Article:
Otherwise, the Inland Revenue would tax the profit made by the SIPP and could ultimately take away the SIPP's tax privileged status.
It will be possible for your SIPP to purchase residential property overseas.
A suitable target for investment?
This means that you could purchase a holiday home abroad, although the same rules concerning paying market rent apply if you or your family use it.
There may be difficult issues regarding the overseas treatment of the property.
For instance, many countries do not recognise trusts and countries such as Spain and Portugal have developed anti-avoidance rules that make it inadvisable to hold property through offshore companies.
Buying overseas property will usually involve higher costs than dealing with UK property given the expertise that will be required.
Whilst your SIPP will be exempt from UK tax on the investment it may still have to pay tax locally. You could also possibly find yourself liable to foreign wealth tax.
Therefore, in some cases an overseas residential property may not be a suitable pension fund investment, particularly if it represents a large (or the entire) proportion of your pension fund. It will be illiquid and there is also a currency risk.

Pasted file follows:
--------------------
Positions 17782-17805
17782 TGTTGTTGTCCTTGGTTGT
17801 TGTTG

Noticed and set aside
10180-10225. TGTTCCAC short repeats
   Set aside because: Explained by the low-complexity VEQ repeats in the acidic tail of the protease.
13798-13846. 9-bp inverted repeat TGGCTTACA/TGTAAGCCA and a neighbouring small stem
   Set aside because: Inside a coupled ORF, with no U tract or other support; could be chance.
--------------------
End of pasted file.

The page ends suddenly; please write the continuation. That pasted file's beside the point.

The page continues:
Retirement & Death Benefits
The new rules will give you more flexibility over how and when you draw your retirement benefits.
The earliest age you can draw benefits will increase to 55 from 2010, although it will remain at 50 until then.
Notably, you will no longer be required to purchase an annuity at 75.
Instead, you can continue to draw your income directly from the fund using Alternatively Secured Income (ASP).
Under ASP, the maximum income after 75 will broadly be 70% of annuity rates. The annuity rate used is always for a 75 year old regardless of your age, which means that over time your income is likely to reduce.
As a result, ASP is only suitable for those who can afford to live on a reduced income.
The upside of ASP is that on your death your spouse will receive a pension. On their death, the remaining fund can be reallocated to your children or grandchildren's pension funds.